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Government Scrutinizing Medical E/M Coding Practices
Government Scrutinizing Medical E/M Coding Practices
A report by the Office of Inspector General (OIG) on improper evaluation and management (E/M) coding of medical services could increase audits on medical practice records. The study outlines E/M coding trends between 2001 and 2010, including the growing number of practices billing for higher-level E/M codes and as a result, receiving larger payments for their services.
“Now that the OIG has found this trend, it has recommended that the Centers for Medicare and Medicaid Services (CMS) focus on examining records to catch medical practices that billed for E/M services beyond what was necessary. You must back up your billing decisions with comprehensive documentation,” explains Karla VonEschen, a health care consultant with CliftonLarsonAllen.
E/M billing trends
The report highlights some interesting trends and changes in E/M billing between 2001 and 2010:
- Medicare payments for E/M services increased by 48 percent.
- Payments for E/M services increased from $22.7 billion to $33.5 billion.
- Billing for codes 99214 and 99215 increased by 17 percent.
- Physicians who consistently billed higher-level E/M codes are widespread; they practice in 47 of the 50 states.
- Of the specialties reviewed in the study, internal medicine, family practice, and emergency medicine consistently billed higher-level E/M codes more than other specialties.
How to code properly
According to VonEschen, physicians must use three key components to determine the appropriate E/M code level: patient history, physical examination, and medical decision making. Not every element must be documented for every patient. The extent of information gathered should be based on the provider’s clinical judgment and the presenting problem.
The patient history should chronicle the symptoms or problems being addressed during the encounter, and include:
- A concise chief complaint
- History of present illness (HPI)
- Review of symptoms (ROS)
- Past medical, social, and family history, when appropriate
A patient’s medical record should be a chronological report of the treatment they have received. This information is not only necessary for the appropriate claims payment, but it’s important for the patient’s ongoing care.
Examinations are broken into four levels: problem focused, expanded problem focused, detailed, and comprehensive.
The examination may include a single or several organ systems, depending on clinical judgment, patient history, and the nature of the presenting problem. It’s often assumed that documentation in this area is written in the progress notes, but this is not always the case. It’s important to remember without thorough documentation, there is no actual evidence of an exam during the patient encounter.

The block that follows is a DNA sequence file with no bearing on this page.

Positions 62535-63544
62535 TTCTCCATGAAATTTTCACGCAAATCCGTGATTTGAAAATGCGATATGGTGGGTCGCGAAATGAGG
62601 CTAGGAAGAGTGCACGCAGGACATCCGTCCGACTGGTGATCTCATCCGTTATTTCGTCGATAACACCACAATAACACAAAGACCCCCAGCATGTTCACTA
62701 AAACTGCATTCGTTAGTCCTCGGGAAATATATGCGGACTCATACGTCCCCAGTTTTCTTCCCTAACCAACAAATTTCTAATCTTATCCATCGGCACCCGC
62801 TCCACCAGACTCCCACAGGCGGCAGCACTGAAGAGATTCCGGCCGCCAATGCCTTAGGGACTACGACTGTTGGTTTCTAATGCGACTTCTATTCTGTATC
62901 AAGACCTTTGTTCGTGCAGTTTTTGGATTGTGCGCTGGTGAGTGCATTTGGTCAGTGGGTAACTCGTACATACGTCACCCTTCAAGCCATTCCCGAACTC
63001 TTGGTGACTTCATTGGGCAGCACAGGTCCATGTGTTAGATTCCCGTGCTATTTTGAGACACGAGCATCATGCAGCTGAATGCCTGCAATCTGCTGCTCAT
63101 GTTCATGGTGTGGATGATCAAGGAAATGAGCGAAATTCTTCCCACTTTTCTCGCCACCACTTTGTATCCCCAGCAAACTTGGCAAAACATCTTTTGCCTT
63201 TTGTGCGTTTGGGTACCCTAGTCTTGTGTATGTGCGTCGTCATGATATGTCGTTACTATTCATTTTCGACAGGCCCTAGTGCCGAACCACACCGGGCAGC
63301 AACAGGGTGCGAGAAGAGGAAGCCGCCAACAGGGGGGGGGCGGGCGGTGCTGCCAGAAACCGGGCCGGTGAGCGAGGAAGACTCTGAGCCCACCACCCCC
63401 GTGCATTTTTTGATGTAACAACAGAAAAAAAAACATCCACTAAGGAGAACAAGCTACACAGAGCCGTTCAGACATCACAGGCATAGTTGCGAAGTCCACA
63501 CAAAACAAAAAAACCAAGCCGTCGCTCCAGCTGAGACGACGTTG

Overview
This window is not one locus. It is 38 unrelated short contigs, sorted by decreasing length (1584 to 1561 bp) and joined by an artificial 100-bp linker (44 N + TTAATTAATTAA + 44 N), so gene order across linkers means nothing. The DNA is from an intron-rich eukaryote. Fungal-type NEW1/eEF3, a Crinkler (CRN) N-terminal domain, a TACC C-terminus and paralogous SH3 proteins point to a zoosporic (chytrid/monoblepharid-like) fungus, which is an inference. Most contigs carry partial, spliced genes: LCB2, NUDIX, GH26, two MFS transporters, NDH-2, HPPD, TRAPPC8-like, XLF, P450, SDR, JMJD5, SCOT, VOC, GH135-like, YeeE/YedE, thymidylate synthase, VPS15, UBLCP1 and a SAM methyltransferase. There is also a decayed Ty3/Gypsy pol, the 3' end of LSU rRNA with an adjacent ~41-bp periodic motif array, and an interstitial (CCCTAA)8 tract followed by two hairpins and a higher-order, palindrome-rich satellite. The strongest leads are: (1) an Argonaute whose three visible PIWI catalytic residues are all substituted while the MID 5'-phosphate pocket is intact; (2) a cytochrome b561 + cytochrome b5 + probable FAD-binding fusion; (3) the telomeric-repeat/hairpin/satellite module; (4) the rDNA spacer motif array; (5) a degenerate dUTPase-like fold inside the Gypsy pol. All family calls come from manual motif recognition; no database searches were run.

Medical decision making
Medical decision making (MDM) refers to the complexity of establishing a diagnosis and/or selecting a management option. It is composed of the presenting problem, amount and/or complexity of data reviewed, and the risk the illness presents to the patient.
VonEschen outlines an example of proper documentation:
Patient presents to the office today with a history of nose bleeding. This is the third occurrence I have treated her for. The bleeding has been occurring off and on for approximately 10 days. She states the bleeding has stopped, but she now states she’s had a mild headache. Patient denies taking any aspirin. Patient also denies any chest pain or shortness of breath. Normal tympanic membranes. The examination of the nares shows evidence of past bleeding site; it’s now resolved. Neck is supple and lungs are clear. Oropharynx is normal.
Assessment and plan: Recurrent nosebleeds. The patient should return if bleeding reoccurs.
This example includes the chief complaint (indicated by nosebleed), quality (resolved), duration (past 10 days), and modifying factor (mild headache). The review of systems consisted of the cardiovascular and respiratory system. There was no past, family, and/or social history noted. The HPI states the patient has been treated for nose bleeds at a prior visit, and had the neck, lungs, ears, nose, and throat examined. For MDM, there is one self-limiting or minor problem (recurrent nosebleed), no diagnostic procedures ordered or reviewed, and the risk is minimal.
Preventing an audit
The best way to remain compliant with E/M coding rules is to maintain thorough medical records. “There is an old saying when it comes to medical documentation, if it’s not documented, it’s not done,” says VonEschen.
She recommends some steps you can take to ensure your medical records contain appropriate documentation:
- Make your medical record documentation clear and concise to support the E/M level billed for payment. This is required for appropriate billing and accurate payment of E/M codes.
- Read the CMS evaluation and management guidelines, which are also in the front chapter of current procedural terminology (CPT) coding manuals.
- Review your charts periodically to see if you are appropriately documenting and billing for services. Examining your chart documents now can help you find areas that need improvement before you encounter any government inquiries.
How we can help
We can answer your E/M coding or guideline questions, and we offer the following services:
- A chart review that focuses on E/M codes. The OIG recommends having an outside vendor conduct a review, even if you have an internal review process in place.
- Educational training for professional coders and physicians. This is an opportunity for you to ask questions and receive guidance on appropriate coding, denials, documentation improvement, and guidelines.
- Recommendations for documentation improvement to support billed services.
- Research of complex issues.
Karla VonEschen, CPC, Health Care Consultant
email@example.com or 612-376-4603